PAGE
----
Groundhog Day

“And maybe we’ll get lucky and we’ll both live again, well I don’t know, I don’t know, I don’t know, don’t think so.”

I am sitting in front of my computer trying to write an article. I am confident that if I fail to write a compelling essay, I can try again. I can try again and again, as many times as I need to. Maybe I will miss my self-imposed deadline, but I can try again.

(Can I?)

In the film Groundhog Day, a bitter weatherman (played by the always excellent Bill Murray) ends up trapped for a 24-hour eternity in a small town, reliving the same day over and over, until he eventually ‘gets it right,’ somehow. He improves himself, he learns to care about the people around him and he works to make their lives better. Something changes, the Groundhog Day prison erodes, and he continues to live a new life as a better person. I was surprised to hear that the term Groundhog Day now explicitly describes the idea of a situation that repeats itself over and over indefinitely, particularly in countries where the holiday is not celebrated (just as well, it is a pretty lousy holiday.)

I tried to crop out as much of Andie Macdowell as I could

There are two analogies that immediately spring to mind when looking at the paradigm of the Groundhog Day story. The first, which may have occurred to you due to the nature of this blog, is that it rather parallels how most video games play out from the perspective of the player. If the player fails, the game is rolled back to an earlier state and he tries again. And again and again, until he crosses that threshold and achieves that one perfect day, or at least one that is good enough. At the end, the only ‘real’ playthrough is the one where he did everything right. A dream come true.

The second, and I am certainly not the originator of this comparison, is the belief in reincarnation– that after you die you become someone else, and live another life, again and again, until you achieve enlightenment. Or some variant on that, I don’t have an exhaustive comparative knowledge of world religions.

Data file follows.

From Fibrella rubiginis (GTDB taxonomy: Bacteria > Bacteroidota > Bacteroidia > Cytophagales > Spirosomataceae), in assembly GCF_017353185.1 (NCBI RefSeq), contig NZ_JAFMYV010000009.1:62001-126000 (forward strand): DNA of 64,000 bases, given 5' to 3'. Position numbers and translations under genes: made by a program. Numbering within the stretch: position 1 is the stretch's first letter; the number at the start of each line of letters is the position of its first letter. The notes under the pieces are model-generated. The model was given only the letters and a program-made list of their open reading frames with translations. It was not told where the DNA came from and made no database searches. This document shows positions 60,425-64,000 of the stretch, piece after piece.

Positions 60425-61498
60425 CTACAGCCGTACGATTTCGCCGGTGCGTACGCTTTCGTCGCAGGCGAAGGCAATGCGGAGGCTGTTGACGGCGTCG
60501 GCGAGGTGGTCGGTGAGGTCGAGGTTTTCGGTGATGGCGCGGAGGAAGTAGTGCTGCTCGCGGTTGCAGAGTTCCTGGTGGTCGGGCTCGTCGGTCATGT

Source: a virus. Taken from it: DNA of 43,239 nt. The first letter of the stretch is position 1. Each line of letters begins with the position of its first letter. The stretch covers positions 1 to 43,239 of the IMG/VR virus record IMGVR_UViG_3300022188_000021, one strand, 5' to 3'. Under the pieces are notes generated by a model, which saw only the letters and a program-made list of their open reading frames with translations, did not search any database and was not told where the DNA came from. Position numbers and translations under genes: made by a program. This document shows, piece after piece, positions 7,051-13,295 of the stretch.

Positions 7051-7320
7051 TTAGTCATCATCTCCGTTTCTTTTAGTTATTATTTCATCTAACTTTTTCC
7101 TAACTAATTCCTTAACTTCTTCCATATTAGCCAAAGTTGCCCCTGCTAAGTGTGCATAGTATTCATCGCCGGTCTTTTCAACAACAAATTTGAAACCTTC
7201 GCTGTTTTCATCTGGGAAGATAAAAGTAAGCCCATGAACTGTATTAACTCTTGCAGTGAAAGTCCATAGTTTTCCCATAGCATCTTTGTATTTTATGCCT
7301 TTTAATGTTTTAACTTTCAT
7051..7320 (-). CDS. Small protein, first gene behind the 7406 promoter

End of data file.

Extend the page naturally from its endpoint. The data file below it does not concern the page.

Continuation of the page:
Obviously, this belief is compelling. It’s powerful to believe that we can do it over and over again until we get it right. But is this something that’s powerful because we perceive its innate truth, or is it powerful because we wish were true?

I cannot write this article over and over, not forever. Eventually I will run out of things to say. Eventually life will intervene. Eventually I will die, and any nascent probability space articles in my mind will die with me. So it goes. And time doesn’t stop when we play games; we can’t play them over and over, forever. How much of what we love about games, though, is that they appeal to our wish to strive forever rather than to fail once? How dearly do we want our failures, or even our mediocre successes, to not last forever?

This is a facet common to every video game: We can try again and again, and the game will not hold it against us. Nothing is irreversible unless it is written into the game itself, in which case it isn’t our fault anyway. We are comfortable, I suppose, with the idea of some problems being out of our reach, even in an ideal world. After all, if nothing is out of our reach, then how terrible we must be for having let the world go so badly wrong when we could have done something, anything… but I digress.